"until we all attain to the unity of the faith, and of the knowledge of the Son of God, to a mature man, to the measure of the stature which belongs to the fullness of Christ." (Ephesians 4:13)God has placed certain men and women within the Body of Christ as gifts to the Body to equip and build us up in order that we might attain to all that God has called us to. These gifts exist in and for the Body and will continue to exist until we all arrive at the perfection of Christ. Specifically, these ministries exist to achieve four specific outcomes within the Body.
First is that we might all attain, or arrive at, the unity of the faith. This does not mean that we all arrive at a unanimous agreement on specific formulas of faith, but that our faith leads us to unity with one another. The NIV translates this verse as, "until we all reach unity in the faith." (Ephesians 4:13 NIV) What unites us is not our common agreement on creeds, formulas, and dogmas, but our common faith and trust in Jesus and His Gospel. It is our faith in who Jesus is, our faith in what He did for us on the cross, and our faith in the promises of Christ yet to come that unites us all as one. Polycarp wrote to the Philippian church reminding them of faith "which has been given you, and which, being followed by hope, and preceded by love towards God, and Christ, and our neighbour, 'is the mother of us all.'" (Polycarp, Letter to the Philippians, Chapter 3) He calls faith the "mother of us all." We are all born again by a common faith and it is this common faith that makes us all part of the universal Body of Christ. When we come to the place where we recognize that we are all His through common faith, then we will also recognize that we are all one in Him.
Second is that we might all come to the knowledge of Christ. It is not the knowledge of theology that transforms us but the knowledge of Christ. Theology is important, but it lacks the ability to show us how we ought to live. Later, Paul will speak of the difference between the Gentiles and the believers when he reminds the Ephesians, "But you have not so learned Christ, if indeed you have heard Him and have been taught by Him, as the truth is in Jesus." (Ephesians 4:20-21 NKJV) To learn Christ is to learn to be like Him. God spoke to the Israelites saying, "'Did not your father eat and drink and do justice and righteousness? Then it was well with him. He pled the cause of the afflicted and needy; then it was well. Is not that what it means to know Me?' Declares the Lord." (Jeremiah 22:15-16) It is God who is just and righteous, it is God who pleads the case of the afflicted and needy, and when we do these things too, then we demonstrate that we know God. To know God is to be like God, to be conformed to His image and His likeness. When we all come to the knowledge of Christ then we will all begin to reflect His life, His character, and His image.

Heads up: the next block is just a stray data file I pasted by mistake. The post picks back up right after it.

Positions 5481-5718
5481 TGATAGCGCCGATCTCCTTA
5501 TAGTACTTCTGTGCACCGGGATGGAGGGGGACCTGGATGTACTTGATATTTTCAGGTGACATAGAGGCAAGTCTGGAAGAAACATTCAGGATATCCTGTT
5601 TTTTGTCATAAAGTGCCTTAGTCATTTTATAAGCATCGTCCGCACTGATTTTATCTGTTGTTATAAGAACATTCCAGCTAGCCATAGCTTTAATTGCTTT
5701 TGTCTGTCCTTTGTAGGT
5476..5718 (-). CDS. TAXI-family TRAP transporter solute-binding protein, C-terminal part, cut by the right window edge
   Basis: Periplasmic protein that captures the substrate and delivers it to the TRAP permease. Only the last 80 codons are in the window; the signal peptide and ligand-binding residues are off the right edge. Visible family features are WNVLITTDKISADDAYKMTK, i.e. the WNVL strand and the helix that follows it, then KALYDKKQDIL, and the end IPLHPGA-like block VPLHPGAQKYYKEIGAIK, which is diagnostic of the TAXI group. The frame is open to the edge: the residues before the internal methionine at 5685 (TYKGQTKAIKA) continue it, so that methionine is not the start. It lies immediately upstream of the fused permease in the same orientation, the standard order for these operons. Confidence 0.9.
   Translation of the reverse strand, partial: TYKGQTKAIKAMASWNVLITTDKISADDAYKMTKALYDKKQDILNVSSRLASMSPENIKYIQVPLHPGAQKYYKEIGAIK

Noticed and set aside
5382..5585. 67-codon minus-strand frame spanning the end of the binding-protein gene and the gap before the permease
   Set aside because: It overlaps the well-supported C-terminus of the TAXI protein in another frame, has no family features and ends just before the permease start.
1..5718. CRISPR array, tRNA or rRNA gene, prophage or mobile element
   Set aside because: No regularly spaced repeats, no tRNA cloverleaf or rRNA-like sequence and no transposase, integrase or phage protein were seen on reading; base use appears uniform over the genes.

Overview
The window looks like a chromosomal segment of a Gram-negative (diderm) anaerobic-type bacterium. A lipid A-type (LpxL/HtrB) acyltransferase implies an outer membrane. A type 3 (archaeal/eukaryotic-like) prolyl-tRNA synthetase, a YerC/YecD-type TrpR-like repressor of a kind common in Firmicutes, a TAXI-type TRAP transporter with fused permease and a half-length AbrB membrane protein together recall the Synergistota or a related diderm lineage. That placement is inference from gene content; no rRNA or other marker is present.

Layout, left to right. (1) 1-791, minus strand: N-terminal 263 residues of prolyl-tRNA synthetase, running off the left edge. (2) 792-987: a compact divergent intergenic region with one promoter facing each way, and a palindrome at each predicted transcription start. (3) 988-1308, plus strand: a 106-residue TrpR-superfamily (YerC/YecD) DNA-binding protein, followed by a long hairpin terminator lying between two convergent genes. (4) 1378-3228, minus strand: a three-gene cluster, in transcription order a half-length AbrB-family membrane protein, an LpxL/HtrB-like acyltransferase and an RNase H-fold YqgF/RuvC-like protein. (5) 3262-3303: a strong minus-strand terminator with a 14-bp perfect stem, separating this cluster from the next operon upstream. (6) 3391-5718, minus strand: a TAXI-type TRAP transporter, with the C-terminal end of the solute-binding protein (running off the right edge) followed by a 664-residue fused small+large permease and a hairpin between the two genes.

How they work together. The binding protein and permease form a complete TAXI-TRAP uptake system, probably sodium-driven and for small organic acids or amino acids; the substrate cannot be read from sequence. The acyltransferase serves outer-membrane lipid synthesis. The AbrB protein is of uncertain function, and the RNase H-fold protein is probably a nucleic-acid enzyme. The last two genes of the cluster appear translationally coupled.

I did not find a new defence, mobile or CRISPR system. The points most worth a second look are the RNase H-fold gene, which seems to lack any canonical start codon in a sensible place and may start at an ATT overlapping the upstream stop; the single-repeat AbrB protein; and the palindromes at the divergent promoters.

Third is that we might all obtain to the mature man. Darby translates this as, "[the] full-grown man." (Ephesians 4:13 Darby) This particular Greek word means to arrive at a goal or to hit the mark. It is the bulls-eye in the middle of the target we are aiming at. It represents a journey from one place to another; the leaving of a lower place to arrive at a higher place. This journey and destination that Paul is talking about is a journey from childishness to maturity. Paul, speaking of himself, says, "When I was a child, I used to speak like a child, think like a child, reason like a child; when I became a man, I did away with childish things." (1 Corinthians 13:11) When we are born again, we are born as babes in Christ. Much of what we knew prior to our new birth we still retain. Many of our previous habits and ways of thinking remain and are not immediately obliterated by our conversion in Christ. However, as we grow in Christ we learn new patterns of behavior and new ways of thinking and, gradually, these new ways replace the old ways in our lives. As we grow we transition from childhood to maturity in Christ. With each passing day we are called in greater ways to leave behind childishness and to become mature in Christ.
Finally, these gifts to the Body are given to help us attain to the full stature of Christ. Stature refers to our standing before men. It was said of Jesus, "And Jesus kept increasing in wisdom and stature, and in favor with God and men." (Luke 2:52) Stature speaks of a man height but can also refer to his estimation among men. It was said of the early church, "But none of the rest dared to associate with them; however, the people held them in high esteem. And all the more believers in the Lord, multitudes of men and women, were constantly added to their number," (Acts 5:13-14) The people recognized the change in the lives of the new believers and, even though they were reticent to associate with them, they held them in esteem because of the quality of life and character they saw in them. Though they did not agree with them and may not have even wanted to be like them, they respected them for the new life they were living. We are all called to the full measure of the fullness of Christ. To have the fullness of Christ is to express and reveal the life and light of Christ through our daily lives. Jesus said, "You are the light of the world. A city set on a hill cannot be hidden; nor does anyone light a lamp and put it under a basket, but on the lampstand, and it gives light to all who are in the house." (Matthew 5:14-15) We are not only called to an inward maturity but also to an outward radiance by which we show forth the life of Christ. Our stature in this world is not defined by our own personal achievements and abilities but by the quality of life we live before others. When we live the life of Christ before men, then we have truly arrived at the full stature of Christ.